Caguas Botanical and Cultural Garden
The Garden exhibits the rich multicultural wealth that’s the foundation of the creole heritage, combining the Taíno, African, and Spanish influences. The Garden also exhibits tropical flora in all its exuberance and variety and is home to a great variety of wildlife.
Inside the Cathedral of Caguas lie the remains of the first beatified Puerto Rican, Carlos Manuel “Charlie” Rodríguez, who was born and raised in Caguas.
Cultural & Gastronomical Tour
When you visit the Caguas Botanical and Cultural Garden, you learn about the Pre-Columbian Taíno indigenous people once ruled by Chief Caguax. In the second portion of the tour you participate in creating a native Taíno dish using indigenous cooking methods. Open from Thursday to Sunday. Transportation available from San Juan piers.
Plaza de la Revolución y Heladería Lares
Back in 1868, the mountain town of Lares was witness to Puerto Rico’s first attempt at independence. The failed uprising against Spanish rule had its epicenter at the town square, now known as the Plaza de la Revolución. Across the street from the plaza is another – quite different in tone, yet much beloved – institution that has been associated with the town for decades, the Heladería Lares. Since 1968, this parlor has treated its patrons to a unique ice cream experience. Although traditional fare, such as vanilla and chocolate, is always served, more adventurous palettes will likely gravitate towards the curious assortment of distinct flavors waiting to be sampled, including rice & beans, corn, tomato, and even cod fish!
Jayuya, “The Indigenous Capital of Puerto Rico”
Tucked-away in the mountains, this municipality has been able to preserve many remnants of the native taíno culture. Visit its museums and natural lush attractions.
San Blas Half-Marathon
The race is world-renowned, welcoming runners from over 50 countries throughout the years. But the event also attracts thousands of spectators from all over Puerto Rico who come to see the race and enjoy the San Blas Festival.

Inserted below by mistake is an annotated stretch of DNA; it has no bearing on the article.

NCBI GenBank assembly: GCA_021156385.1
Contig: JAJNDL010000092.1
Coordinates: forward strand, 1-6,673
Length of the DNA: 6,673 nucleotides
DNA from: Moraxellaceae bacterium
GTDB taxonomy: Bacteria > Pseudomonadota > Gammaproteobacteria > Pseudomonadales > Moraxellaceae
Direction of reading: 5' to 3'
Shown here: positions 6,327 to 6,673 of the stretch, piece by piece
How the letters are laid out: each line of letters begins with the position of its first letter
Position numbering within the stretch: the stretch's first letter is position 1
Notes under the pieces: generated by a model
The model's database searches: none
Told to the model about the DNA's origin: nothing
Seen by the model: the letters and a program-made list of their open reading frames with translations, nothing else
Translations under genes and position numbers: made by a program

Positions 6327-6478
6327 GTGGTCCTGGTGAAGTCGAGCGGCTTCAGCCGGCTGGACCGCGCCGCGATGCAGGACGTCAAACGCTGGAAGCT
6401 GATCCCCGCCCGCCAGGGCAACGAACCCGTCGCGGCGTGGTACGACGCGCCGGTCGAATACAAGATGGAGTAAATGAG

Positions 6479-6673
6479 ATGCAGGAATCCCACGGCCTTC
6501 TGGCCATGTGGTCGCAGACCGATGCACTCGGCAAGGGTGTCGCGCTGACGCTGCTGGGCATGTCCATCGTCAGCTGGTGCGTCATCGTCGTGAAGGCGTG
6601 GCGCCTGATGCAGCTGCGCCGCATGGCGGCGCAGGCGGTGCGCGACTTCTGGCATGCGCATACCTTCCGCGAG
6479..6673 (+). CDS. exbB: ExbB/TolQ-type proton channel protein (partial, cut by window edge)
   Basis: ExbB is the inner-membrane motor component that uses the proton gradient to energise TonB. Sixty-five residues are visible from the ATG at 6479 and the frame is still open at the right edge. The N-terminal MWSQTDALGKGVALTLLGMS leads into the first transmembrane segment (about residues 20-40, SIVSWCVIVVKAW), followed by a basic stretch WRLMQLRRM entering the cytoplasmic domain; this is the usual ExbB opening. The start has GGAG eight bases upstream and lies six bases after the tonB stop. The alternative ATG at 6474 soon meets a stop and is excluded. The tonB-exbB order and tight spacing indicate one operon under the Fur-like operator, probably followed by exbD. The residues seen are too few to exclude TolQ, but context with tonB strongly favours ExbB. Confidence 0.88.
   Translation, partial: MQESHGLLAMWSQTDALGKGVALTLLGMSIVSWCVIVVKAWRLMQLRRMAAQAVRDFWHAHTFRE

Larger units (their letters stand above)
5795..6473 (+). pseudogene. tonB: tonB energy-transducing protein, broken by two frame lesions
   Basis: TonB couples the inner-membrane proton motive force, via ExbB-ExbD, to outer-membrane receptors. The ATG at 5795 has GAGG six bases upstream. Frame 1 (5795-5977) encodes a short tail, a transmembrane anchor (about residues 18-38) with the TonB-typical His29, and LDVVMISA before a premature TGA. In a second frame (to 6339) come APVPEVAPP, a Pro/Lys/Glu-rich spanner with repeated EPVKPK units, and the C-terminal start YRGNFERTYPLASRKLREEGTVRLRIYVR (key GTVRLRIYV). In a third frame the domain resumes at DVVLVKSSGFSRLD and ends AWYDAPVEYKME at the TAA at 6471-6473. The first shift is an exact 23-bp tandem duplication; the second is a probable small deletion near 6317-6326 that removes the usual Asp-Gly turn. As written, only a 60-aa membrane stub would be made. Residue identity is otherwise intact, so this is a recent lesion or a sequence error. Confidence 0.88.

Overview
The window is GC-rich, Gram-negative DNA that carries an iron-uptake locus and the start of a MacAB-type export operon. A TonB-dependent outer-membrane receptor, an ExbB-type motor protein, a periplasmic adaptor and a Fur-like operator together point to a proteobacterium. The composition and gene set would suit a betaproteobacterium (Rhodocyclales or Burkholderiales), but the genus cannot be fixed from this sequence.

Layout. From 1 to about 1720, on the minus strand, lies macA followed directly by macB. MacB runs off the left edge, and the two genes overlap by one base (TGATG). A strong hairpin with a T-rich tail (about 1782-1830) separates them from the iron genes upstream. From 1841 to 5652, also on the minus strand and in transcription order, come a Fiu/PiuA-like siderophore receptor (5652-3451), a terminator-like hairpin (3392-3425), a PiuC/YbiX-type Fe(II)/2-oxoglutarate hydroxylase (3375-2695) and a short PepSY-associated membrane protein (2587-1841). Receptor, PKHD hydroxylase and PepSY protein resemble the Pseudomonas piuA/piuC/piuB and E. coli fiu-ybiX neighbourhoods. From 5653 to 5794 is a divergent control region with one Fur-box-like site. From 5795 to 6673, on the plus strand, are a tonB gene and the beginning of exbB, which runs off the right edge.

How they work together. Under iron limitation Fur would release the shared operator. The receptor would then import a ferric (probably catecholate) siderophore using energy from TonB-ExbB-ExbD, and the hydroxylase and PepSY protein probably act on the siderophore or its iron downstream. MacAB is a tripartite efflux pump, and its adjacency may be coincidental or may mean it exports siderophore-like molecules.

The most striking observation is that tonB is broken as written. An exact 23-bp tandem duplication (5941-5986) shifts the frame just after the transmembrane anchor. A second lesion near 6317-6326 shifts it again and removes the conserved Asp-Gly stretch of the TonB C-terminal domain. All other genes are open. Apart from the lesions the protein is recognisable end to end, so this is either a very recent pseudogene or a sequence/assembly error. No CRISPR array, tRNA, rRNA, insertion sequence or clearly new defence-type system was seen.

San Sebastián Street Festival
One of Puerto Rico’s most important celebrations is the San Sebastián Street Festival, which is held in January all over Old San Juan but mainly on San Sebastián Street. The festival began as a celebration by a local priest to commemorate the life of Saint Sebastian, a martyr who died in the name of Christianity. Residents of Old San Juan wanted to bring back the event. They would decorate their balconies, religious processions would take place on the streets, and local artists would exhibit their paintings or sculptures, creating an impromptu street market. Some 40 years later, these practices remain intact, with one small difference. What was once a small crowd of residents has now become a national event attended by tens of thousands of revelers each year. For four straight days, music, food, art and cocktails enthrall the attendees until the wee hours of the morning.
Fiesta de Reyes Magos
Festival de las Flores
Every year, for more than four decades, the town of Aibonito hosts the largest plant show & sale on the island. The Festival de las Flores features exotic flowers & plant displays, a large section for plant sales, live local music shows, and food kiosks. It is usually celebrated on the last weekend of June or the first weekend of July.
As one of the earliest Spanish settlements in the New World, Puerto Rico’s oldest structures aren’t just historic. Many of them were among of the first of their kind built in the Western Hemisphere. Any of them are guaranteed to take you back in time.
Coamo Museum of History
Formerly the house of a town mayor, it is now a history and culture museum. Tours that begin here take you to other town landmarks.
Baños de Coamo
These sulfur water springs have been open since the 19th century.
San Blas Half-Marathon
This mansion was the one-time home of the family that produced Don Q rum. It is a magnificent example of the opulence and lavish lifestyle of turn-of-the-century aristocracy in the south of Puerto Rico. Today, it is a lovingly restored museum and showcase.
La Cruz del Vigía